One of the most iconic holiday movie scenes of all time occurs when Clark Griswold finally succeeds in lighting the family Christmas lights: all 25,000 of them (not counting the Santa, the eight tiny reindeer, and the “Merry Christmas” sign).
Once lit, the Griswold house in National Lampoon’s Christmas Vacation is so bright that the lights actually blind the neighbors. Now, clearly this is a comedy with a lot of exaggeration involved, but even so, energy nerds like us at Energy Center of the World can’t help but ask: how much energy was Clark really using, and what would it cost to light that house?
If you need a refresher on the scene from this classic holiday hit, we have you covered.
How Much Electricity Were The Griswolds Really Using With Those Lights?
One 100-count string of incandescent lights uses about 40 watts of electricity. Griswold (appropriately nicknamed “Sparky” by his wife) proudly announces that he has strung 250 of them around the house for a total of 25,000 bulbs. So, 250 strings of (today’s) 100-count lights use approximately 10,000 watts, or 10 kilowatts (kW).
To provide some context: an average suburban household uses about 1 kW in a month. Clark put ten times that amount of electricity demand on the grid instantly . . . just from his house.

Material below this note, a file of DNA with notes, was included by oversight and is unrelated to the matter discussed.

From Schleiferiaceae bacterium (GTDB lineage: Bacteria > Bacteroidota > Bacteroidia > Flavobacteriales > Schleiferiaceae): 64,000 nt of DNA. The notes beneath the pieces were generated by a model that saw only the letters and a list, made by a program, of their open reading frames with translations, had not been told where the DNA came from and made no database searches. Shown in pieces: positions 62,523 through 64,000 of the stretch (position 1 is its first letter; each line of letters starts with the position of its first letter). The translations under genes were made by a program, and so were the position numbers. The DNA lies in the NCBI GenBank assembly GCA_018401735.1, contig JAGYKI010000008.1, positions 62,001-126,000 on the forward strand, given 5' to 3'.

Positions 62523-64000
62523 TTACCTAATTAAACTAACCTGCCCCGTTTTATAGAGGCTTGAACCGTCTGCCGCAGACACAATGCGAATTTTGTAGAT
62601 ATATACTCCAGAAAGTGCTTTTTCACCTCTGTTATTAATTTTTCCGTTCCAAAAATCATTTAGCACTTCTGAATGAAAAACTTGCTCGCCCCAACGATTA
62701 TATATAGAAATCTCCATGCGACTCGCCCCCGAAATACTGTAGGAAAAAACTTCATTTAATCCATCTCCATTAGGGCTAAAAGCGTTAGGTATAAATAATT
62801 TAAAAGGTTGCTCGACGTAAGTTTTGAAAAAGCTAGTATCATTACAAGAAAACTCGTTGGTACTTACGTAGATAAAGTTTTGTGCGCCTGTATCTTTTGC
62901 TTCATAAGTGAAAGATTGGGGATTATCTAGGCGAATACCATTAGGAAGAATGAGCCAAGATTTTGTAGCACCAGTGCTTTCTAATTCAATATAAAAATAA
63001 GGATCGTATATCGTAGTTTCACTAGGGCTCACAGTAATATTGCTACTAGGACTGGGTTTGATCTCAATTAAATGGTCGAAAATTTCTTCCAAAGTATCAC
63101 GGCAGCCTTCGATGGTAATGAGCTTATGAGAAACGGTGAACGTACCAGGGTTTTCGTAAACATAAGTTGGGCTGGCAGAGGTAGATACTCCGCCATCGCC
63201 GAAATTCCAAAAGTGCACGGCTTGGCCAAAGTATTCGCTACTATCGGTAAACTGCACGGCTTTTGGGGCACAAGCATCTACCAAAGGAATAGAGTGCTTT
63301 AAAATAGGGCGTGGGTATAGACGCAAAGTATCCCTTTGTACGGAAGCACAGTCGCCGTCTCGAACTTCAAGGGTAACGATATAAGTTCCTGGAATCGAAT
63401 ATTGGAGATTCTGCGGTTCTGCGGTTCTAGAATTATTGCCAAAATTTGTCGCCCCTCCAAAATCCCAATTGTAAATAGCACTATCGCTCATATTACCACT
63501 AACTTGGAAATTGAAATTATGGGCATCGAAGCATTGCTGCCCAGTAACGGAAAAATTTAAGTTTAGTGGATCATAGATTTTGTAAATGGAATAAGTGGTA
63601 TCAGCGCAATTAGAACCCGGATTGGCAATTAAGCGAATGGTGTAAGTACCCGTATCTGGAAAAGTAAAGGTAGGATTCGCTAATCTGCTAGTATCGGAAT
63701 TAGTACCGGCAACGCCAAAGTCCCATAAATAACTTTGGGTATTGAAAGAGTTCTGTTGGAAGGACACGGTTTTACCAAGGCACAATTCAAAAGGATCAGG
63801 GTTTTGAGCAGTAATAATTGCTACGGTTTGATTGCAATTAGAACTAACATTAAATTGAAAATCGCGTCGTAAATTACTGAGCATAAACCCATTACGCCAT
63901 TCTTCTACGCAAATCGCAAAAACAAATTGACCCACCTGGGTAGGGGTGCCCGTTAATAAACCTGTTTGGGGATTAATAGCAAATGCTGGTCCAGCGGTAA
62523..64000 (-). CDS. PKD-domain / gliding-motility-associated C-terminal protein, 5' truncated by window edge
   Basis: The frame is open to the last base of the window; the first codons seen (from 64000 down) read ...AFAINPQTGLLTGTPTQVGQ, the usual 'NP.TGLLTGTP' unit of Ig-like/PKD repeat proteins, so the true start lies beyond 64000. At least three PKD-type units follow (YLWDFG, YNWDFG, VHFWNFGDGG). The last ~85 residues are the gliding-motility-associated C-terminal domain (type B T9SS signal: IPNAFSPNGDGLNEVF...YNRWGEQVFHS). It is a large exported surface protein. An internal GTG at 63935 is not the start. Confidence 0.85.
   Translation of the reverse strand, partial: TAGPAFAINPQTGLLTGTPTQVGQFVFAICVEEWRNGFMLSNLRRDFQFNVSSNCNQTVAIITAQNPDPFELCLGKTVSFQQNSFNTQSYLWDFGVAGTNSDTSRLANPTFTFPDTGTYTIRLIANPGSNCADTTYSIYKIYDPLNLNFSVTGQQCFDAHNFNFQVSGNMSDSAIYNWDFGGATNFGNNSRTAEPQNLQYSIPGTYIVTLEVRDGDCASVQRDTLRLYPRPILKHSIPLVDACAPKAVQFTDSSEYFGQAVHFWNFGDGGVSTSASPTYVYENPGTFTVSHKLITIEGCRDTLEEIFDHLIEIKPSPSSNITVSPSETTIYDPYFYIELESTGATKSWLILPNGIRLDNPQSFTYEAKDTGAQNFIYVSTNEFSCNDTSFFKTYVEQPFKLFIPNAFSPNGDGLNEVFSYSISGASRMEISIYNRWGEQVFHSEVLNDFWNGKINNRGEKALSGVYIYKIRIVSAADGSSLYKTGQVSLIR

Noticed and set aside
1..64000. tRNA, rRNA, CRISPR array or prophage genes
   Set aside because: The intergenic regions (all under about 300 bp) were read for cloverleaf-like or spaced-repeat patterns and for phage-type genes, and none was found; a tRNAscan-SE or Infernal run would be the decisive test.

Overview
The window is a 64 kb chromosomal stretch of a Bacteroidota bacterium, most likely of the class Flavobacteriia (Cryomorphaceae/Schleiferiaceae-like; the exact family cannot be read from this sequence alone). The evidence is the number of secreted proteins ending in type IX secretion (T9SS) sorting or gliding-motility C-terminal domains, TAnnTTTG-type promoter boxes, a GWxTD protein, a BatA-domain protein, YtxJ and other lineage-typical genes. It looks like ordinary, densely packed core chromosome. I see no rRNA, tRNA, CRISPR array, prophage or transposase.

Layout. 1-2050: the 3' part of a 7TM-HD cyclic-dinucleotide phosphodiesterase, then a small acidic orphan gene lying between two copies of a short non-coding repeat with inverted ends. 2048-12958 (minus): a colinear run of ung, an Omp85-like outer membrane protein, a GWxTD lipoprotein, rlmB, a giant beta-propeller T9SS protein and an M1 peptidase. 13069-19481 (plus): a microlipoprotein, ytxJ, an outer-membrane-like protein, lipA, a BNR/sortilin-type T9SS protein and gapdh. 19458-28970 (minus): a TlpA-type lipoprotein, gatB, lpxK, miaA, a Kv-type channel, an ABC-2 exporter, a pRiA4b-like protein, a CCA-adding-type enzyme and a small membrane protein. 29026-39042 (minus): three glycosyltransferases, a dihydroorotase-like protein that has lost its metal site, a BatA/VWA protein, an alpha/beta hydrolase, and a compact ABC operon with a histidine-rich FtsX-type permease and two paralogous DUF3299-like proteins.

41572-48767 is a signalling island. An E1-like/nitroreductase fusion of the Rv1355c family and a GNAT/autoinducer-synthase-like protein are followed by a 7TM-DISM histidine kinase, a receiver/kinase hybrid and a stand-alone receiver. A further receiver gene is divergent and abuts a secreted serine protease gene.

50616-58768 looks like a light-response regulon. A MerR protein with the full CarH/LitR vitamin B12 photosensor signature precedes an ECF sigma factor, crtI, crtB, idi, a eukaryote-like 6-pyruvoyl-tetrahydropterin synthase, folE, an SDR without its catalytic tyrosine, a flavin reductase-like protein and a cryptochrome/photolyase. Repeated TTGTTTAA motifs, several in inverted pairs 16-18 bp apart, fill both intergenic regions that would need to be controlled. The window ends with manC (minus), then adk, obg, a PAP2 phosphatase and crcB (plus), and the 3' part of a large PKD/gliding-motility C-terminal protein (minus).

That kind of usage might make the Griswolds’ electric meter spin at a breakneck pace, but it probably wouldn’t require the local utility to fire up its auxiliary nuclear supply, like it does in the movie. In today’s neighborhoods, demand response programs might eliminate the need for peaking power plants.
What Would This Cost Today?
Lighting an entire house to this extent with incandescent “twinkle lights” can’t be cheap. Two hundred and fifty strands of them would have an upfront cost of about $3750 alone!
Using today’s average energy prices in the US, 10kWh of electric use would set Clark back about $1.19 per hour – a hefty electric bill if he keeps those lights on too long. Eight hours would cost him $9.52, so that’s basically an extra ten dollars per day to keep the house lit. Keeping it lit eight hours a day for the entire month of December would mean an extra $295.12 on his energy bill.
Today, Clark might opt for strands of LED or light emitting diode lights. A comparable 100-count string of outdoor LED lights boasts 85 percent reduction in energy consumption compared to incandescent lights. It’s true, the LED strands will cost a bit more. At around $15 per strand, the upfront costs of 100 strands is about $5000.
But, one string of lights only uses about six watts compared to the incandescent’s 40 watts. All together, the Griswold house would be using a mere 1,500 watts of demand, or 1.5 kW.
Over time, lighting the Griswold house with LED lights would cost only about $1.50 per day. That’s a savings of $248.62 over the course of one month. Consider the fact that those LED lights will keep the house festive for several years, and there’s big savings in investing in those bulbs.
So, while you (hopefully) don’t plan on using enough lights this year to black-out the neighborhood, incandescent lights are clearly not easy on your holiday budget. Opt for LEDs. They might cost a bit more at the register, but they will give you the gift of energy savings year after year. Happy holidays, everyone!